National Campus Safety Awareness Month: Changing the Institutional Response to Change the Statistics
September is National Campus Safety Awareness Month and over the course of the next two weeks, the Office on Violence Against Women (OVW) will be highlighting best practices for reducing sexual assault on campuses.
Despite the attention that this issue receives and the comprehensive efforts some colleges and universities are taking to improve their institutional responses to campus sexual assault, a high percentage of students remain at risk. A recent survey conducted by OVW and the Bureau of Justice Statistics found that an average of one in four undergraduate females experience sexual assault by the time they finish college. Younger students as well as lesbian, gay, bisexual, and transgender (LGBT) students experience the highest rates of sexual violence on campuses nationwide. It’s clear that, as far as we’ve come in recognizing these problems, much still needs to be done to make campuses safe for all students.
As the federal agency responsible for providing leadership in preventing and reducing sexual violence, OVW’s Campus Program has created a centralized resource, ChangingOurCampus.org, to house national resources about campus sexual assault. This website contains the latest research, sample campus policies, protocols, best practices and information on how to access training opportunities and technical assistance for students, staff, and faculty.
In addition to centralizing resources, since 1998, OVW’s Campus Program has awarded more than $131 million to colleges and universities to help them improve their prevention and response efforts. In 2016, OVW will award $15 million to develop comprehensive, coordinated responses on campuses and create sustainable partnerships with community-based victim service organizations.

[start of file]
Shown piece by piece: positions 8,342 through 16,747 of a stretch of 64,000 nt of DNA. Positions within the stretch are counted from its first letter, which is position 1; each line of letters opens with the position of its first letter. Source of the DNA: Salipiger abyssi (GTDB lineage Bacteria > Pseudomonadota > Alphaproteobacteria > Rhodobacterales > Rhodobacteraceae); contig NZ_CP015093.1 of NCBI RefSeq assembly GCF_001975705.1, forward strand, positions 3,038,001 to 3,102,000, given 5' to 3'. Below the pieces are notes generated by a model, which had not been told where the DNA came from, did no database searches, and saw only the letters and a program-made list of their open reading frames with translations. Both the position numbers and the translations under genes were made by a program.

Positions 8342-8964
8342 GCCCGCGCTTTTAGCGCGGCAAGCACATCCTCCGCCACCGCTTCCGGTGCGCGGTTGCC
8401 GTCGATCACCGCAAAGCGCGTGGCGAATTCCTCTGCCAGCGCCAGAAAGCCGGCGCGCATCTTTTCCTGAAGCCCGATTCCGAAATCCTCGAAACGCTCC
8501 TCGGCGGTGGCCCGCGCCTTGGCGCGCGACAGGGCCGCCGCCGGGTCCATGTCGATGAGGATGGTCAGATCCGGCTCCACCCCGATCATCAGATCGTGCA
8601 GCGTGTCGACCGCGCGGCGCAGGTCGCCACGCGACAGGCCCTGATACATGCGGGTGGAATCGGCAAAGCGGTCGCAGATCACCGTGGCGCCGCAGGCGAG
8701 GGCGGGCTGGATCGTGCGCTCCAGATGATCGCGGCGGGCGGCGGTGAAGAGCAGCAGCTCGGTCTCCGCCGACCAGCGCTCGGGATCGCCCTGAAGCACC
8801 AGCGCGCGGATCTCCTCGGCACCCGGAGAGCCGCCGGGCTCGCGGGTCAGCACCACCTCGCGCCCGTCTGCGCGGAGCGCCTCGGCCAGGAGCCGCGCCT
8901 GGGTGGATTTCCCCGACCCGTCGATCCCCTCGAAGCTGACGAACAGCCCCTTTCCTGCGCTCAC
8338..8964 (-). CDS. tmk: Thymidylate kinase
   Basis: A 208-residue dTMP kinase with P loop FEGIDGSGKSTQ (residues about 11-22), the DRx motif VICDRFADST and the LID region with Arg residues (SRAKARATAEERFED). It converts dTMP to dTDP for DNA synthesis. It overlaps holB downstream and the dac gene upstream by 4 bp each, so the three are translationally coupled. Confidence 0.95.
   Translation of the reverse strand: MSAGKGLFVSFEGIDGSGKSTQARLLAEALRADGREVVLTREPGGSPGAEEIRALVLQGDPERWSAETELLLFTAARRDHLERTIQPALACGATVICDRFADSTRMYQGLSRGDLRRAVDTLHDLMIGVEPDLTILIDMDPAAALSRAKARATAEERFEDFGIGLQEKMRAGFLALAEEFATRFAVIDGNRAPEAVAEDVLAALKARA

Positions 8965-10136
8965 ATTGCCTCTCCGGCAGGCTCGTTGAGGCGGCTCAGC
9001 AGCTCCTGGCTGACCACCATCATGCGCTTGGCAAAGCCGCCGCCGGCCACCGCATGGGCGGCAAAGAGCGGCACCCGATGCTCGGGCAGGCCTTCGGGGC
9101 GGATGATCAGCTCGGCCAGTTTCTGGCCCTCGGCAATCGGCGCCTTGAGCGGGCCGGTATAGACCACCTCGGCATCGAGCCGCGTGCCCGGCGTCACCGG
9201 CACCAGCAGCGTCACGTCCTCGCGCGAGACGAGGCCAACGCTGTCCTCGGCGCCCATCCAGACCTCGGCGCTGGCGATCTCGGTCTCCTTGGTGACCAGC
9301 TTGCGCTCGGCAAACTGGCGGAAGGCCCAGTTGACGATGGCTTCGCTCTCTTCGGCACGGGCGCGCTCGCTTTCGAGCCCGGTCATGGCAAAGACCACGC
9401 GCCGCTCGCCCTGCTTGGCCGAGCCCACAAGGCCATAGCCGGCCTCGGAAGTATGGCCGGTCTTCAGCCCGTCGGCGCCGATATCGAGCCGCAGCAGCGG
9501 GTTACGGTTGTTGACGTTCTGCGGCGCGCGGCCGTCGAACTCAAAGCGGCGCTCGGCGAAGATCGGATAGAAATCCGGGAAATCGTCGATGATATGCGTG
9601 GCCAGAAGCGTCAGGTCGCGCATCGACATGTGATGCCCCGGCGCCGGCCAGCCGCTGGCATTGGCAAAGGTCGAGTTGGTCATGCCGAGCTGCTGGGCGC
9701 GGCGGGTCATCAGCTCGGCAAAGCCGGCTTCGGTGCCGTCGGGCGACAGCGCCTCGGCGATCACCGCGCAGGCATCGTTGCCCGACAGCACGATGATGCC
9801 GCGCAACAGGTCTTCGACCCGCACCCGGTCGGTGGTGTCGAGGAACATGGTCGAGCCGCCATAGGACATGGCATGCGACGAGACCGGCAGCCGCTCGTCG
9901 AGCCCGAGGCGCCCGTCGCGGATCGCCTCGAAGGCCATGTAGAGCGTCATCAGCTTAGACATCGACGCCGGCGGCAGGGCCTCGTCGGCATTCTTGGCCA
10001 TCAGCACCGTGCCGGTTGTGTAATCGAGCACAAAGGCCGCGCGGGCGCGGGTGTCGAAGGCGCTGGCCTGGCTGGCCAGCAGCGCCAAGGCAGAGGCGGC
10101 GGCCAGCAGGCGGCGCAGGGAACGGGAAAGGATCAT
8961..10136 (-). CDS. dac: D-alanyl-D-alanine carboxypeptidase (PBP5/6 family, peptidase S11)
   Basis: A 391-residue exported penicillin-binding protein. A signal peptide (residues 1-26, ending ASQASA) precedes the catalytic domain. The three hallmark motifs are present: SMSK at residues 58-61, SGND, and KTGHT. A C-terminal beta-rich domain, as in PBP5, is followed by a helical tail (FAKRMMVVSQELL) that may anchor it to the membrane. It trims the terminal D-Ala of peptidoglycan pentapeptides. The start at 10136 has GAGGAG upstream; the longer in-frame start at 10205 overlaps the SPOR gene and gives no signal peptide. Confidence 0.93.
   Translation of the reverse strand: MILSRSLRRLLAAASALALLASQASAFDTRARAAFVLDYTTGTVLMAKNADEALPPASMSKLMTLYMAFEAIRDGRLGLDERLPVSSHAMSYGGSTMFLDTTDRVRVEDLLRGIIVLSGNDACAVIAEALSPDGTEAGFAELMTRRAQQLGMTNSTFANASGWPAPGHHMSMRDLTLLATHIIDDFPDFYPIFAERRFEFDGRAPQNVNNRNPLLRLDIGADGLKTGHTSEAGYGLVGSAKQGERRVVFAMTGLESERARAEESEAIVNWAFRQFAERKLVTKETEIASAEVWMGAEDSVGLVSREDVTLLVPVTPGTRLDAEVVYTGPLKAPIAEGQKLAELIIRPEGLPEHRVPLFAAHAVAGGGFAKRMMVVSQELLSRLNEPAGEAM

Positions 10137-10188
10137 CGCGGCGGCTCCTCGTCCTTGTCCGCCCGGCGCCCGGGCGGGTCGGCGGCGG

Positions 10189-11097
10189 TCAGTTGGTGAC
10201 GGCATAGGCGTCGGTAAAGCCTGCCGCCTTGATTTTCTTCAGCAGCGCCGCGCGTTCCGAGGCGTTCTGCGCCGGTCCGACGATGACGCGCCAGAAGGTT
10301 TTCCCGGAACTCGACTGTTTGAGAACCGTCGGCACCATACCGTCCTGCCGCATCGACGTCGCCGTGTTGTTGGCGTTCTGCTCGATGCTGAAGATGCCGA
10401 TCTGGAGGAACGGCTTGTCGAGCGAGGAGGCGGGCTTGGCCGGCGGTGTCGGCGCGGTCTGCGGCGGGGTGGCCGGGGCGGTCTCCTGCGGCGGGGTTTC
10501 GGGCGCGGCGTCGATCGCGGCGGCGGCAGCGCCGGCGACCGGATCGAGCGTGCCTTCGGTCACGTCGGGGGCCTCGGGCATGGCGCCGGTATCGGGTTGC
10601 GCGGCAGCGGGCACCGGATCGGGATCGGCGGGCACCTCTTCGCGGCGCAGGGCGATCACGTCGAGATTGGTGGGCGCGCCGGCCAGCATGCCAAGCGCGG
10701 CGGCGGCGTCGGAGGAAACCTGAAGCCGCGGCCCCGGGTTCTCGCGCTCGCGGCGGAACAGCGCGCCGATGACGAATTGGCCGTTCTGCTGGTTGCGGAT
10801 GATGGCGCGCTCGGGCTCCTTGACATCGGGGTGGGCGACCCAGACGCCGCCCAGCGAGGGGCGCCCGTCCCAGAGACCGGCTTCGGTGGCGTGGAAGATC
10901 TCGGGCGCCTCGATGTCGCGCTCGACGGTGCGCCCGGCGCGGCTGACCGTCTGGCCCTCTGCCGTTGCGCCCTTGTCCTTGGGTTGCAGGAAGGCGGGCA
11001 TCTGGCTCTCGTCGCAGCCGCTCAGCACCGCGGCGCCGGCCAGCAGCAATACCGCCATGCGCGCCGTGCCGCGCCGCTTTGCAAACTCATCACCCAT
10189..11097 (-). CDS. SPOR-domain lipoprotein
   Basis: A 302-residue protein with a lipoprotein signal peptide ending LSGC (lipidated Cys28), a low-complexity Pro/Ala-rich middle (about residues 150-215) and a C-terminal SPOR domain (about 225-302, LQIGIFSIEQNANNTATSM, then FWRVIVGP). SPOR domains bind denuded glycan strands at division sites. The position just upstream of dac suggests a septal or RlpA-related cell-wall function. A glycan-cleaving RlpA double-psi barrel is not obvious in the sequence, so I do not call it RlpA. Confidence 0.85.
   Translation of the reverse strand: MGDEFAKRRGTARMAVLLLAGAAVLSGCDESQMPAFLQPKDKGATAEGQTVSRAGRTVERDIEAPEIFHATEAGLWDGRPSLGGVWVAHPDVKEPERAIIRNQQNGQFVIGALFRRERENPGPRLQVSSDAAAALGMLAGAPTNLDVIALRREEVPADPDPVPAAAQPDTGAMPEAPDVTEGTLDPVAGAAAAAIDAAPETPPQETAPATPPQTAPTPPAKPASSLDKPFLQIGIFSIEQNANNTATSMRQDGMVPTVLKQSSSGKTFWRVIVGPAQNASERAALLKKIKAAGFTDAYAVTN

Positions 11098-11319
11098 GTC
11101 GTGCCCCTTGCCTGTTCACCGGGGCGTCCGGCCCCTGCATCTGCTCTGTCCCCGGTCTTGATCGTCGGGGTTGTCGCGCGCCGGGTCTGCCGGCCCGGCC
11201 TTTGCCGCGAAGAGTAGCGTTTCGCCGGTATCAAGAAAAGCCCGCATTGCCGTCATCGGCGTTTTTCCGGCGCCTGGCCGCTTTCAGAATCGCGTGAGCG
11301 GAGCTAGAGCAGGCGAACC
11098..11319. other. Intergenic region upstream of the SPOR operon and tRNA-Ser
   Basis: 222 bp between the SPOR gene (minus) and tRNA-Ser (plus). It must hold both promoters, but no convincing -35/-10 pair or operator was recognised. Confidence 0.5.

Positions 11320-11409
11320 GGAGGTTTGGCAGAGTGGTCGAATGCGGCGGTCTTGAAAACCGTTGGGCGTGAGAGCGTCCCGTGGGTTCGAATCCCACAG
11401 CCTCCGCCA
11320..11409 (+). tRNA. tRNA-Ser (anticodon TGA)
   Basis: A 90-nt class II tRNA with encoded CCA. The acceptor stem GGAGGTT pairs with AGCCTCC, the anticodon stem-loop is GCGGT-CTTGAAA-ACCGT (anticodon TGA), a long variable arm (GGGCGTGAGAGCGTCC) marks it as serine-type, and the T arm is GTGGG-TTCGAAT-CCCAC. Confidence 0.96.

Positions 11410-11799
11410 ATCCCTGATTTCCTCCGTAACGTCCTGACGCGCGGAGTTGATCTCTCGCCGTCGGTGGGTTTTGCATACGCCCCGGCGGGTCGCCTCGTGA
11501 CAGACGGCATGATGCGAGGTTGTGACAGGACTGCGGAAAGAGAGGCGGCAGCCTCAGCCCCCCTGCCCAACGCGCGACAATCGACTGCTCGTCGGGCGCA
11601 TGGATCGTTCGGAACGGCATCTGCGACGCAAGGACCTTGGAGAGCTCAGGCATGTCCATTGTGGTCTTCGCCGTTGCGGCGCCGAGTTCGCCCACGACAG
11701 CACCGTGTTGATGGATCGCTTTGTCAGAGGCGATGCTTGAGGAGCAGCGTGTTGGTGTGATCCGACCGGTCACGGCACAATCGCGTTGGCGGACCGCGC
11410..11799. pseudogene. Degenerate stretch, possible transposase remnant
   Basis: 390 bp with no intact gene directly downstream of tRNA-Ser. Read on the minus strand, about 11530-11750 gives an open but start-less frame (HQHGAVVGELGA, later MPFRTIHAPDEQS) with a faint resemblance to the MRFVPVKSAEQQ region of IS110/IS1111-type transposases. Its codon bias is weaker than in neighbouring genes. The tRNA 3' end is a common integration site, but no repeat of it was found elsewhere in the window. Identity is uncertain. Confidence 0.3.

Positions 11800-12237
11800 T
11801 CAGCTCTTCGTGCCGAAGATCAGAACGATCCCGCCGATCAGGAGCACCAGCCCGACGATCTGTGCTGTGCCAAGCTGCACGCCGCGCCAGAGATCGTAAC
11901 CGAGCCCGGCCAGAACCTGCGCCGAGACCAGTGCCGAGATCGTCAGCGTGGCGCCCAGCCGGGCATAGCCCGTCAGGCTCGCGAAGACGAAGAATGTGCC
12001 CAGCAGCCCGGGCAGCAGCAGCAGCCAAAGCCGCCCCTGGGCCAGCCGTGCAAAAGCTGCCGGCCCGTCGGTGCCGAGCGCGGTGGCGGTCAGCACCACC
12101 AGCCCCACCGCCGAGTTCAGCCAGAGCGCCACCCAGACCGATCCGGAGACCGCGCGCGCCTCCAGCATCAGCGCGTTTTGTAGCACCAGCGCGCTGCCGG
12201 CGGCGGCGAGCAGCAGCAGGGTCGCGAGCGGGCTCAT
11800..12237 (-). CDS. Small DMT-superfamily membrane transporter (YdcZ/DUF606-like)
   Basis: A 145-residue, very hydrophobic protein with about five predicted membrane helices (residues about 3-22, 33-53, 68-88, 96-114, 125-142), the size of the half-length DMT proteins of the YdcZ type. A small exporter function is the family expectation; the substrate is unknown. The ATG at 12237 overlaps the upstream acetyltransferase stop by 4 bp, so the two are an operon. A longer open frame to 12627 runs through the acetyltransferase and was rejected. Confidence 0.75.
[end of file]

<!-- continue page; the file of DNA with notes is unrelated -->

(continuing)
Over the next few weeks, we will publish additional blog posts on best practices for preventing and reducing campus sexual assault. We will cover composing written notification requirements, bridging the gap between campus law enforcement and the LGBT community and using campus climate surveys as a vehicle for comprehensive change.
In the meantime, OVW has compiled a list of resources for institutions of higher learning, advocates, students and other stakeholders who are working to improve institutional responses to campus sexual assault:
- Changing Our Campus Culture houses multiples resources
- Webinars from the Clery Center for Security on Campus.
The Clery Center is holding a series of “Webinar Wednesdays” to answer frequently asked questions about the Clery Act and Annual Security Reports; Geography; Collecting Statistics; and Sexual Assault, Domestic Violence, Dating Violence and Stalking.
In addition, the Clery Center will also host a webinar on Sept. 29, 2016, entitled “The Clery Act & Title IX: Practical Considerations for Coordination and Integration.”
- The University of New Hampshire’s Prevention Innovations Research Center:
- “It’s Not Just the What but the How: Informing Students About Campus Policies and Resources: How they Get the Message Matters”
- Evidence-based resources about bystander intervention
- Title IX requirements for researchers conducting research on sexual violence
- “Communicating and Using Campus Climate Survey Results”
- The Rutgers School of Social Work
- Lessons Learned Guide on Campus Climate Assessments, which includes a guide on how to turn the results of a campus climate survey into an action plan.
- The National Criminal Justice Reference Service has compiled publications and related materials that focus on campus crime and safety for practitioners, parents and the public.
- The Handbook for Campus Safety and Security Reporting from the U.S. Department of Education